Man... what is this??? Pick on Harley riders week??? (Another thread in
Please don't confuse me with those white collar, two hours to put on the
biker dud wannabes.... If you wish to express scorn, please direct it at
white collar poseurs rather than fat old guys that ride for the ride rather
than for the "image".
As far as the engine is concerned... I would think that the power to weight
ratio would be one of the first considerations. I would also think that the
rpm where peak torque occurs would be a major consideration.... I might be a
high school dropout but I can understand what happens when a prop tip
approaches the speed of sound.
The roots type blower helps the bottom end on these motors, even though I
recall boost being limited to about 7 psi (easily changed, I imagine with
pulley selection and wastegate mods) but they are designed as a relatively
(for aviation purposes, I think) high rpm ramge as far as power production
I can't speak for the Olds engine... Introduced in the 60s, it didn't work
well for Oldsmobile.... AFAIK
, the rights were sold to the Rover car company
in England and it didn't work well there, either....Naturally, in an
airplane the motor will get treated quite differently from a car engine....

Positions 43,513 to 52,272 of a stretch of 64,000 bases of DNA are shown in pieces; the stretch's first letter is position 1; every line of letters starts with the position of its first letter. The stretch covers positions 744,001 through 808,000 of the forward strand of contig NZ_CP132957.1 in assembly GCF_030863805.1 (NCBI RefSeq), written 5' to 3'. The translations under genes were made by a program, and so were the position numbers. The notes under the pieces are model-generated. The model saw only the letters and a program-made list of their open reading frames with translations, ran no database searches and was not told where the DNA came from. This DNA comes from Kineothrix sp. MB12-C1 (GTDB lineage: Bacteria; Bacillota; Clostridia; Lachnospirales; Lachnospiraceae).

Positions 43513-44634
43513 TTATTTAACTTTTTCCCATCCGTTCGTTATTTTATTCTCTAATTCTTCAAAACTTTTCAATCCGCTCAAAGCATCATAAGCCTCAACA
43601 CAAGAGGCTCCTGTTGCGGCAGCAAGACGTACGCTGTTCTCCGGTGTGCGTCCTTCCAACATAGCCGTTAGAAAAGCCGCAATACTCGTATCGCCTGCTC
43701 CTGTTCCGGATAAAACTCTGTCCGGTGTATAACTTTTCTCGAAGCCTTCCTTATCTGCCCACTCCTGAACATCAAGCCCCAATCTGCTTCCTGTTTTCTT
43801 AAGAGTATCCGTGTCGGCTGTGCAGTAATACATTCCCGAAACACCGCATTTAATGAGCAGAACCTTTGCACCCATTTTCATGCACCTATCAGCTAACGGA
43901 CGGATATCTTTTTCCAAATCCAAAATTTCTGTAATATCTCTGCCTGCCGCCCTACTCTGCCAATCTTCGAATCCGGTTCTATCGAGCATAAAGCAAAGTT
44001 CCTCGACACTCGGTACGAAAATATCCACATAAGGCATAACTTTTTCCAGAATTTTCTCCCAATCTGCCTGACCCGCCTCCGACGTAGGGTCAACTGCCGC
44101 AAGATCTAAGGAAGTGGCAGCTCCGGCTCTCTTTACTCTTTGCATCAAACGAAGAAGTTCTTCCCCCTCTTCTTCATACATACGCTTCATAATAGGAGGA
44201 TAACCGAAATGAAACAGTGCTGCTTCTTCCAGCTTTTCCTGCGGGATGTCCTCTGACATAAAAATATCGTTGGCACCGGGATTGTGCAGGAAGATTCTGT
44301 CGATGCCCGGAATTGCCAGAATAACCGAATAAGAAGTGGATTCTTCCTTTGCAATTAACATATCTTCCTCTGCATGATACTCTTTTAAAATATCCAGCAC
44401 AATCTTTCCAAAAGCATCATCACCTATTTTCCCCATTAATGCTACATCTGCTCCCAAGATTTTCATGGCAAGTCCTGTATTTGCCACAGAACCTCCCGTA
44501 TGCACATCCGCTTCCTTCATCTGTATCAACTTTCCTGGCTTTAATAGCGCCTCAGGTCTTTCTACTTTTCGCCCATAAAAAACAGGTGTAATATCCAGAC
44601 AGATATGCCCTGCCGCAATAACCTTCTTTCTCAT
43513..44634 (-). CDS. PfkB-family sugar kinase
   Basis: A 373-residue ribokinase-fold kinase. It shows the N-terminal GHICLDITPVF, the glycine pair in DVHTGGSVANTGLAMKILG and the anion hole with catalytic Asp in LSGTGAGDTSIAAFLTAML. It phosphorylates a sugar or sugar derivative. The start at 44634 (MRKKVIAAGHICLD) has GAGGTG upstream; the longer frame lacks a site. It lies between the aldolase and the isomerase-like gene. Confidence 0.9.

this will probably have a great impact on the reliability aspect.
I'm sure that we can agree that you need a light motor capable of producing
lot's of torque at low rpm... hmmm, maybe that Harley ain't so bad after
all. You might check out S&S or RevTech motors.... Vee twin, lightweight
aircooled motors... Dry sump systems and, AFAIK
, fairly low rpm ranges for
peak torque production. Not sure of numbers bu these motors can be had in
displacements well over 100 CI.
"Bret Ludwig" <firstname.lastname@example.org> wrote in message
> Jim Warman wrote:
> > I imagine they turn up at the wreckers.... with a cast iron block and
> > rpm, I can't see them being of interest to anyone with aviation in mind.
> > the weight of the cooling system and the absolute lack of inverted fuel
> > oil systems.... I'm not saying it can't be done but there comes a time
> > we need to ask "why would I try...?".
> Dave Blanton of Javelin Aircraft in Augusta, KS sold plans, reduction
> drives and accessories to put the 3.8 V6 in experimentla aircraft for
> nearly a decade. Quite a few flew.
> Most aircraft engines including ALL turbojet and turboprop engines do
> NOT have continuous full inverted operating capability. Only one or two
> specially certificated Lycomings and some specifically modified other
> Lycs, Continentals, radials, and European inlines-used in competition
> and airshow aerobatic aircraft-have this capability. Neither the
> Thunderbirds, Blue Angels, Snowbirds, Red Arrows or any other military
> jet team have seen it necessary to install full inverted systems. Ten
> to thirty seconds inverted is their limit.
> Normally-inverted Rangers are sometimes modified to run upright and
> the Wittman Tailwind used a 215 Olds aluminum V8 turned upside down.
> They don't count, they then need to stay that way.
> No one except makers of overpriced yuppie junk, Harley Davidson and
> Lycoming, build air cooled engines anymore.
> I actually wasn't interested in the blower per se, I thought it would
> have a beefed crank and lower end and be good to run normally aspirated
> or turbocharged.